Read more at: http://www.foodnetwork.com/recipes/food-network-kitchens/vegan-pumpkin-pie.html?oc=linkback
Coriander & Mint Chutney
Makes about 1 1/2 Cups
2 1/2 Cups Fresh Cilantro
1/2 cup Fresh Mint leaves
1/2 Small onion, coarsely chopped
8 Cloves Garlic
1” cube of Fresh Ginger, peeled and chopped
2 Green Chile Peppers (the small, hot ones)
1/4 Cup Lemon juice (fresh)
2-3 Tbsp. Water
1 Tsp. Cumin seeds
Sea Salt to taste
Blend or puree all ingredients above to a smooth consistency in either a food processor or blender. Store in an airtight container in your refrigerator for up to a week, or freeze and use as needed.
Gujarati Dal Curry
This is a hot, yet sweet curry that comes from northwestern India. Very hard to resist on a cool day.
1/2 Cup Moong Dal (Split Green Lentils)
1/2 Cup Chana Dal (Split Yellow Peas)
2 Tbsp. Ghee or Peanut Oil
1 Tsp. Black or Yellow Mustard Seeds
2 Tsp. Cumin Seeds
1 1/2 Tsp. Sea Salt
1 Tsp. Cayenne (Adjust to taste)
1/2 Tsp. Asafoetida
1/2 Tsp. Turmeric
1 Can Diced Tomatoes (14.5 Oz.)
1/4 Cup Jaggery or Brown Sugar
1/4 Cup Minced Fresh Cilantro
10-12 Curry Leaves (Fresh if possible)
Rinse the dal in a medium sized pan until the water remains relatively clear and then drain. Add 3 cups of water to the pan and bring to a boil uncovered, over medium-high heat. Skim off and discard any foam that forms. Reduce the heat to low, cover the pan, and simmer until the dal is tender, about 35 minutes.
While the dal is cooking, heat the ghee in a small skillet. Add the mustard seeds, cover the skillet, and cook until the seeds have stopped popping. Remove the skillet from the heat and add the cumin seeds, sea salt, cayenne, asafoetida, and turmeric. Stir briefly then add the tomatoes with their juice, the jaggery, cilantro, and curry leaves. Return the skillet to medium-high heat and simmer uncovered about 5 minutes.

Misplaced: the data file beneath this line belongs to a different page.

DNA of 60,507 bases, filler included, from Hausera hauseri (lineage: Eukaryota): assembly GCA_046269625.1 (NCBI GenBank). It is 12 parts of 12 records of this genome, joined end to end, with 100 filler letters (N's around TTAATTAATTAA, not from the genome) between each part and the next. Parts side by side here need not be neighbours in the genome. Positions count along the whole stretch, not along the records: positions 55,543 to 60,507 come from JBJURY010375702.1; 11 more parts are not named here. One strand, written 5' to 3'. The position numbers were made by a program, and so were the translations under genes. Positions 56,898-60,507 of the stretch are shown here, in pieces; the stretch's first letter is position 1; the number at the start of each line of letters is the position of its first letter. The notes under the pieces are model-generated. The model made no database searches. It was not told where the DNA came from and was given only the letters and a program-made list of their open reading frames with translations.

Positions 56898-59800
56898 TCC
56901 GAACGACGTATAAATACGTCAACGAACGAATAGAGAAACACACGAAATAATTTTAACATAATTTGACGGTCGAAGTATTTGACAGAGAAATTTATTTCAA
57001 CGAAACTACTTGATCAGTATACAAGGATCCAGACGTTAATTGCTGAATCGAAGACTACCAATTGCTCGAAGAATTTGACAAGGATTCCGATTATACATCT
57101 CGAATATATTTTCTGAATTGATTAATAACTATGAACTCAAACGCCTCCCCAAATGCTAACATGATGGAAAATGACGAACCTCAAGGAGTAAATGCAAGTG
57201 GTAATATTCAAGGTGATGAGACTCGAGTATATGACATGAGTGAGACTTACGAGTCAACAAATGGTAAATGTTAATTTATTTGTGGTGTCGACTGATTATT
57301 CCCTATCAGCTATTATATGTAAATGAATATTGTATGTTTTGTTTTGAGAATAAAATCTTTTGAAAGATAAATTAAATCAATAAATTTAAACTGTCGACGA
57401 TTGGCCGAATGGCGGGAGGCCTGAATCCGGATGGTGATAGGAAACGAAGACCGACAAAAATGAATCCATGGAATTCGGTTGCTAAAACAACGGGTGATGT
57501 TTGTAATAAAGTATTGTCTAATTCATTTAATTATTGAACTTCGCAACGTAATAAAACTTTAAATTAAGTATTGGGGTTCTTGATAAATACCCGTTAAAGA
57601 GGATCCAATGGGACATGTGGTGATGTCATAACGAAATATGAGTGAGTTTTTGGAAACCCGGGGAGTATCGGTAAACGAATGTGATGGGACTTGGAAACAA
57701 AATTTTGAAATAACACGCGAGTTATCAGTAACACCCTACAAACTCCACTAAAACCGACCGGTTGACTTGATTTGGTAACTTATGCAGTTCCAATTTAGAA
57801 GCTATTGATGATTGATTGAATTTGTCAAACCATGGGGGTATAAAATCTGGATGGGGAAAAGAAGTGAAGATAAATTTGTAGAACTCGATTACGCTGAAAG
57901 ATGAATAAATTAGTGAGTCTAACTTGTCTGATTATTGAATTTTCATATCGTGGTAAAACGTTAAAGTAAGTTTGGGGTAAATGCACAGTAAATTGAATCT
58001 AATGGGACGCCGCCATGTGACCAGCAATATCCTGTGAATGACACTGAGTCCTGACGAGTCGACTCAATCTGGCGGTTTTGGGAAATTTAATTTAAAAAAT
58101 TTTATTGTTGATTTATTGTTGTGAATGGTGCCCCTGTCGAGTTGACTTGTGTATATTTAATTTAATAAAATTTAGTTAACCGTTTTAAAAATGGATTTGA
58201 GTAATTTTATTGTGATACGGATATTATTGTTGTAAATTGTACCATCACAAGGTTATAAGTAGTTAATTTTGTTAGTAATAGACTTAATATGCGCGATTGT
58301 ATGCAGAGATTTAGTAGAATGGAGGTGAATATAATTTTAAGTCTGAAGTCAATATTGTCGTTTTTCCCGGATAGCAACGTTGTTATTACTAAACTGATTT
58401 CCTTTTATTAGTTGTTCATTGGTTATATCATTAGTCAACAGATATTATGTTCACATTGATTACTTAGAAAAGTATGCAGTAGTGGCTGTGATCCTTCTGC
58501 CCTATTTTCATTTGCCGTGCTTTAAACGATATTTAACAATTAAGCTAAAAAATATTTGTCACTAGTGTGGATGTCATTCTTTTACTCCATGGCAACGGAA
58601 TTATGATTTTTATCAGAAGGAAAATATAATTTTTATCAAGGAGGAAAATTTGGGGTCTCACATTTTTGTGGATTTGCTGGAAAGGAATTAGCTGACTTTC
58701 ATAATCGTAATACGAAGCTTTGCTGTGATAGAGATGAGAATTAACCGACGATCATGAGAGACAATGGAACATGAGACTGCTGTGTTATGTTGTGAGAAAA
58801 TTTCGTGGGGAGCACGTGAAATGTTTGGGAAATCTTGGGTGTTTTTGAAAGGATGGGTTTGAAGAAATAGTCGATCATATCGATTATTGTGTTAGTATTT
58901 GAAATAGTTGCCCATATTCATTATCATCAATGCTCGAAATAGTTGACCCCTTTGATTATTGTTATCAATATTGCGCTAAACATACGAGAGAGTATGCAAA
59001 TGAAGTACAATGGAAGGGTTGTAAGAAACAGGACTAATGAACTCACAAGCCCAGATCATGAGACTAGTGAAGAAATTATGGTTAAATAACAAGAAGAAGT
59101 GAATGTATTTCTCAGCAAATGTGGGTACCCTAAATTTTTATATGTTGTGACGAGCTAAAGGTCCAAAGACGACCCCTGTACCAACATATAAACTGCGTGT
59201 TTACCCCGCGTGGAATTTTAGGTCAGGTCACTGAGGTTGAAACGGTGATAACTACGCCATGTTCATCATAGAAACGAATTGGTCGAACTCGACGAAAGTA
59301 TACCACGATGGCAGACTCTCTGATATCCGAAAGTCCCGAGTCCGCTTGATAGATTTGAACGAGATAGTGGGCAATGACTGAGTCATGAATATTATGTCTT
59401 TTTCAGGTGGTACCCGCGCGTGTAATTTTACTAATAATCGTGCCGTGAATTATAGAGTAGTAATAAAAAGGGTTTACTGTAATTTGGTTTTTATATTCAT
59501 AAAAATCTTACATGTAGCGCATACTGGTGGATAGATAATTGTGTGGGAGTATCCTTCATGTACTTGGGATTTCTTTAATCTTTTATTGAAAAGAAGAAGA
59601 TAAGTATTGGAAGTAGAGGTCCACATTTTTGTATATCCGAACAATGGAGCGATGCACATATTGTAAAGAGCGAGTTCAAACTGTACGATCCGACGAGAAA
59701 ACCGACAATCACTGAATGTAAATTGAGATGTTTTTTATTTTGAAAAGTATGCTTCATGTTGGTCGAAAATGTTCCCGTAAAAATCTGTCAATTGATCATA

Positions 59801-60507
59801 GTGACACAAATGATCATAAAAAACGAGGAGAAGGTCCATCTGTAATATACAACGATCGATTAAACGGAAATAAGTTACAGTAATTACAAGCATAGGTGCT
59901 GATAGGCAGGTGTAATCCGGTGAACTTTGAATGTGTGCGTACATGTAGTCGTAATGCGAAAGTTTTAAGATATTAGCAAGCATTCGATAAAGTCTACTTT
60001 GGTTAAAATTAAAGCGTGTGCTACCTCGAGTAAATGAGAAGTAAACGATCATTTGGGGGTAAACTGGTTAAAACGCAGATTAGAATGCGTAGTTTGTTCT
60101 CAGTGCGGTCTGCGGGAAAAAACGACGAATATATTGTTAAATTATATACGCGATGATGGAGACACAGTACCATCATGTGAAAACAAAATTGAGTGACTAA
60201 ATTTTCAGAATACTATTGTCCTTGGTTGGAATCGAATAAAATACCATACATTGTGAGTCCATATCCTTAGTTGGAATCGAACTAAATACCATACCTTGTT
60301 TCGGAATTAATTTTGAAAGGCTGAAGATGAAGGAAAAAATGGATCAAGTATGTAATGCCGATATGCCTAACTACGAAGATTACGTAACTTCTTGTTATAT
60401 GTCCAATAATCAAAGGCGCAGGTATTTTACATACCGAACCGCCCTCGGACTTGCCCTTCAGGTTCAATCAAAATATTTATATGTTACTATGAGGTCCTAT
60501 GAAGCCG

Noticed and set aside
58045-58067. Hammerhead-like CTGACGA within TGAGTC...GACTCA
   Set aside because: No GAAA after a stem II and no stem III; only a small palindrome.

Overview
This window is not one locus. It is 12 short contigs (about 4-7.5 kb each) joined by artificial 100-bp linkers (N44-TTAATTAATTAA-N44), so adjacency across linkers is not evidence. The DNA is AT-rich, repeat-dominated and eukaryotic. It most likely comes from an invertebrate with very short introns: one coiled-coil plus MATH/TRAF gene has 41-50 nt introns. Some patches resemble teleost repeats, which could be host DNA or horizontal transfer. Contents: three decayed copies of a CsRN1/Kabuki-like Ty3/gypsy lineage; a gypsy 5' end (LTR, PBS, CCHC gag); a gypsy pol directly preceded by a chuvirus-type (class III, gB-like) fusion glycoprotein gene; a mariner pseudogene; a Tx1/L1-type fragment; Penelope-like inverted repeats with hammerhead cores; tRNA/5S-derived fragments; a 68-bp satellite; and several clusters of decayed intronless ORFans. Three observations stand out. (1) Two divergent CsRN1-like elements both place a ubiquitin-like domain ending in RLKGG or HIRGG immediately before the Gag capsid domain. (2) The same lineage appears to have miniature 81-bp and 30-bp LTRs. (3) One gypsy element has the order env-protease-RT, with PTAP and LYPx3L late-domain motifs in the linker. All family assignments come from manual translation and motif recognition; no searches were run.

When the dal has cooked coarsely mash the lentils and some of the split peas with a spoon. Stir in the sauce, cover the pan, and reduce the heat to medium. Simmer, stirring occasionally for about 5 minutes, until the seasonings blend with the dal.
Enjoy with Basmati rice, Nan, or other soft breads.
Adapted from the kitchen of Nancy Ashley
1 Tbsp. Canola Oil
2 Tbsp. Panch Phoran
1 lb. fresh (or frozen) Cranberries ~ Chop 1 cup
1/8 Cup Fresh Ginger Root ~ Grated
1/8 Cup Crystallized Ginger ~ Chopped
1/2 Cup Brown Sugar
1 Garlic clove ~ Minced
1/2 Tsp. Cayenne (Optional)
Sea Salt ~ To Taste
Heat the oil in a heavy pan over medium heat. When it is hot add the Panch Phoran and cook until the seeds begin to pop. Add the remainder of the ingredients, stir to blend and reduce heat to low. Cover and cook on low heat for about 10-15 minutes, stirring occasionally to break up the berries. When the consistency is near that of jam, remove from heat and correct seasoning. Allow to cool and enjoy.
Makes 3 – 4 Cups
1 Large Napa cabbage (about 2 pounds)
2 Tbsp. Coarse Salt (Kosher Salt is a good choice)
1/3 Cup White Rice Vinegar (Not Seasoned)
2 Tbsp. Fish Sauce
2 Tbsp. Minced garlic
1/2-4 Tsp. Cayenne (Depending on how hot you want your kimchi)
4 Tbsp. Korean Chile Pepper
1/2 tablespoon Minced Fresh Ginger
4 Scallions, sliced in 2-inch pieces, including the green part
Remove the tough outer leaves of the cabbage and slice it lengthwise in half. Remove the core.Cut the cabbage into 2-inch pieces. Toss the cabbage with the salt in a large bowl, then transfer it to a non-reactive colander. Set a plate on top then weigh it down with something heavy for 24 hours over a bowl or in your sink. Mix together the vinegar, fish sauce, garlic, chili powder, cayenne, and ginger in a large, non-reactive bowl. Add the cabbage in handfuls to the marinade, taking small bunches at the time and squeezing them of any excess water before adding them to the marinade. Mix the cabbage with the marinade, adding the scallions, and blend well to ensure everything is well coated. Pack into a jar, cover tightly, and let stand at room temperature for 48 hours, and then chill for 3-4 days before serving.